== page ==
Original article published on Linkedin by Dustin Lanier, CPPO
The Financial Data Transparency Act (FDTA) was passed as a part of the National Defense Authorization Act on Dec 23, 2022.
Originally a stand-alone bill, it creates requirements for local governments to meet open data standards for financial reporting over a period of several years, with standards established by federal agencies led by the SEC and Treasury. These standards will inevitably ripple outwards to states, education, and private sector entities that receive grants, provide loans, or provide data that feeds into local or federal levels of government.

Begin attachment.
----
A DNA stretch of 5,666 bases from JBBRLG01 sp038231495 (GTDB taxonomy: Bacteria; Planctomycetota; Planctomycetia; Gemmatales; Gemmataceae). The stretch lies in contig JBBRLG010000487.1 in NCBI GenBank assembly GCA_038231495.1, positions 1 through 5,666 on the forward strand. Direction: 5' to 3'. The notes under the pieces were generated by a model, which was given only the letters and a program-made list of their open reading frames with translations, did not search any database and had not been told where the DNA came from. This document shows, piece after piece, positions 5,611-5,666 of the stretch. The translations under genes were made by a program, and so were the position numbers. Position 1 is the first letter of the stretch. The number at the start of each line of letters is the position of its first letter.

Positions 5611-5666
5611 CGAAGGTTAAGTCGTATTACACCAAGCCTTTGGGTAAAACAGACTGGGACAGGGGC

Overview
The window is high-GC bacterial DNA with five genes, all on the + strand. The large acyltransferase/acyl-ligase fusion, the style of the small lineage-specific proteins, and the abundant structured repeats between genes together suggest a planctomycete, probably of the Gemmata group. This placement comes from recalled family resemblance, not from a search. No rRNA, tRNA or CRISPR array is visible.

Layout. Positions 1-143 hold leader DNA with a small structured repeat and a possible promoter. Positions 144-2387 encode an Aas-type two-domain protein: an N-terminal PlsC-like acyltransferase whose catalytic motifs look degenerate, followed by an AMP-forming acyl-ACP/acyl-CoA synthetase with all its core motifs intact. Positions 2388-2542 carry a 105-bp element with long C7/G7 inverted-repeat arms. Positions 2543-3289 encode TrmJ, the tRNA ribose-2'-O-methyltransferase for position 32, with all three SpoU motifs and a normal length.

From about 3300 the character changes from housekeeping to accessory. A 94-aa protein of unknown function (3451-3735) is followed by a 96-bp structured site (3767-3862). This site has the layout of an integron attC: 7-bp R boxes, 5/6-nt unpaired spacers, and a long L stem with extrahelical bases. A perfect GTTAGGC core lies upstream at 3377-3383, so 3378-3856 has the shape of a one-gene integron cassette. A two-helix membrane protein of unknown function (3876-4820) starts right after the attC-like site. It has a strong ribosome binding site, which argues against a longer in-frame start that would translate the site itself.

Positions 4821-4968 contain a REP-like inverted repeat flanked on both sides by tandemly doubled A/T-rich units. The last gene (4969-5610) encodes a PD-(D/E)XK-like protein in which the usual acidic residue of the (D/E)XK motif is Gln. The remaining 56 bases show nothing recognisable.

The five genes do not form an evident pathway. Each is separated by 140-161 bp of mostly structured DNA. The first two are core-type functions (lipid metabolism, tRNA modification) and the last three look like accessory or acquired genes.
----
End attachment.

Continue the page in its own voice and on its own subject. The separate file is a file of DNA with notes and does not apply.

Key standards that should come from this are financial reports that:
This matters because there was no funding associated with making these changes, and several advocacy groups expressed concerns about the effort, span, and cost of implementation.
On the positive side, there is a multi-year timeframe for standard setting and requirements to establish these standards by engaging affected parties, and it does not create new reporting requirements.
In my opinion, the changes expected by FDTA are ultimately things that public sector leaders should be able to do in our finance and procurement organizations, especially if we are early in development and transition.
In a recent speech, I laid out five conversations that should be happening now in public sector organizations now as a result of this new driver:
Reference: Link to the entire Defense Authorization Act (which includes the FDTA)